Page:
(image courtesy of wild combination)
Who currently carries Lizzie Fortunato Jewels products?
We currently sell through about 60 retailers. Domestically, those are primarily boutiques but also include some great websites like www.shopbop.com and www.charmandchain.com (which is exclusively accessories and features some of our favorite fashion jewelry peers). In New York, we sell at Kirna Zabete in Soho, Five Story uptown, Henri Bendel, Maryam Nassir Zadeh, Creatures of Comfort (which also has a location in LA) among other high-end boutiques. We sell at a number of premiere stores in London including Matches and Harvey Nichols, but Tokyo continues to be (far and away) our largest international market. We sell at a number of department stores there and can’t wait to visit soon! The Japanese girls really get us!
It’s amazing to see your line featured in high-end fashion/design magazines such as Vogue, W, Elle, InStyle, Harper’s Bazaar, the list goes on… Knowing the competitive nature of high-end fashion, what was one memorable breakthrough moment into the industry?
Shortly after launching the line, one of our necklaces was featured on the cover of the trade publication Women’s Wear Daily. This was huge for us; it was so exciting and thrilling and beyond that it was validating. After that, I thought to myself that this business really did have legs and “I’m not insane for having just quit my job!”
Since then, it’s always been flattering to receive good press. It’s particularly cool when The New York Times / T Magazine features us because it’s often alongside the most incredible international couture designers. Being held in that kind of company is just awesome.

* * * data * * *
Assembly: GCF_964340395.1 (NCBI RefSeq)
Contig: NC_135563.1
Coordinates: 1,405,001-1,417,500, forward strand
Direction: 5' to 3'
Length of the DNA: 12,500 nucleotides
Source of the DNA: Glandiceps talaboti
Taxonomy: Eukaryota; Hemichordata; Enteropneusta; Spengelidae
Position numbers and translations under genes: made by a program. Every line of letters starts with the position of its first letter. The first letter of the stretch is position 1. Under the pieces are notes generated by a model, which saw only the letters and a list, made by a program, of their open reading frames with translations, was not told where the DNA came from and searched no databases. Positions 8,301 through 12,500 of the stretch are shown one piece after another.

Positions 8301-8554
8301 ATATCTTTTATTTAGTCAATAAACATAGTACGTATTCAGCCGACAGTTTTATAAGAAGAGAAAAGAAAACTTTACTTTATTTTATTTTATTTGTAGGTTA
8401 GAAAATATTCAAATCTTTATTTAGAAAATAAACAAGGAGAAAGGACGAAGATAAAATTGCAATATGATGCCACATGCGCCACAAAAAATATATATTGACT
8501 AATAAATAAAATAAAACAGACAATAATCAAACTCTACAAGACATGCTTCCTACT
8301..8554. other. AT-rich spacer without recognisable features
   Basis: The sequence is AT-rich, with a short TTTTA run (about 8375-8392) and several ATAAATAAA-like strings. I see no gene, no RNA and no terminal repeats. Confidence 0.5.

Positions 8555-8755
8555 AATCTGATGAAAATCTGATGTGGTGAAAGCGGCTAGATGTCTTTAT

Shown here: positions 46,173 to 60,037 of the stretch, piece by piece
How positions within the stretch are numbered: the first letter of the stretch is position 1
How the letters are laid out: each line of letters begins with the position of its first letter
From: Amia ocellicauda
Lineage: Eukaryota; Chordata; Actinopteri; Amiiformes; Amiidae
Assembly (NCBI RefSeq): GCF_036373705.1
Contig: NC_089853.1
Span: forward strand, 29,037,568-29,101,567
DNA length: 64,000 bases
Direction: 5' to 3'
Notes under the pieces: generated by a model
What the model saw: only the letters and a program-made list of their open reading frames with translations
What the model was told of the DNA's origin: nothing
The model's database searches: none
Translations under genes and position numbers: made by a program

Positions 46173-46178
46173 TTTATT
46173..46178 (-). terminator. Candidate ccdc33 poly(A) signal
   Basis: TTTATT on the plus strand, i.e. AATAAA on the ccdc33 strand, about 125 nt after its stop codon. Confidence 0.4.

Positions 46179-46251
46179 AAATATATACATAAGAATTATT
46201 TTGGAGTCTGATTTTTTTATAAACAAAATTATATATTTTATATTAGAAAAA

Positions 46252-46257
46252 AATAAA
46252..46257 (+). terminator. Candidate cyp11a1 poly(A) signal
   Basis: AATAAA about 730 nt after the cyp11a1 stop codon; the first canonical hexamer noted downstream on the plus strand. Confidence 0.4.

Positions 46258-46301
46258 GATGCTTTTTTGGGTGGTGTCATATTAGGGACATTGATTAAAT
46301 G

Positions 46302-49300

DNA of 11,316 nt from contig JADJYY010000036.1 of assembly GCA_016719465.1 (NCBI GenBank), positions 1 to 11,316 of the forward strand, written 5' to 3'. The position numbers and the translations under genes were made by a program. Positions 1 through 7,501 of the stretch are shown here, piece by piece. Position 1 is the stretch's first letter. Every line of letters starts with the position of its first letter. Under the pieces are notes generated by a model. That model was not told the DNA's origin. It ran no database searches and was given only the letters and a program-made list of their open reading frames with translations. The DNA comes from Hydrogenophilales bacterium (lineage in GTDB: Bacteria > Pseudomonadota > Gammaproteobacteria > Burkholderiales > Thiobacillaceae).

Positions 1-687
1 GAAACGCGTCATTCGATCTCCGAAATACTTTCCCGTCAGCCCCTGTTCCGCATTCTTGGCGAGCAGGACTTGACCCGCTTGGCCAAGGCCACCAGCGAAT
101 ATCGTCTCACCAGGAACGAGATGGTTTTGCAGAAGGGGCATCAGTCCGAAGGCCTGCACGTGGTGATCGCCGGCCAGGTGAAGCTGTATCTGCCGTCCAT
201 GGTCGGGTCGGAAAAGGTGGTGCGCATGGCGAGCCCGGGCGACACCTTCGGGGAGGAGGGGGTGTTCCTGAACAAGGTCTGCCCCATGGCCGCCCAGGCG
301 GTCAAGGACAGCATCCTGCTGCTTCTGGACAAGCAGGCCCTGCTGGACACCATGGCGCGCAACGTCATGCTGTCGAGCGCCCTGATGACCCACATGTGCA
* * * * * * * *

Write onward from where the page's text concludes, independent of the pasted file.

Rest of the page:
(image courtesy of wild combination)
As your business continues to expand, how do you manage to keep up with the demand?
Production continues to be the most difficult aspect of our small business. We make about 97% of our products domestically and about 75% of that in Manhattan. The only work we do overseas is embroidery, beading, and craftwork that is native to Indian cultures and is pretty much impossible to source in America. We really value the artisanal and handmade quality of our pieces and the time that goes into each one. As a result however, our production leadtimes are quite long and the process is involved and sometimes trying. NYC-based production is not only expensive but there is no “one-stop-shop”. That is, our casting is done in one place, plating takes place in another, and stone-setting and metal work in yet another. Then once we have all of our components we have a team of seamstresses who assemble each piece in our offices. The coordinate to successfully create (and ship on time!) 90 sku collections three times a year is just unbelievable. Fortunately, we were just able to hire a production manager to assist with this but still, there are times when we are turning down re-orders! We never want to have to turn down a sale so further refining our production and continuing to build a team of dependable and fast production people remain top objectives for the business.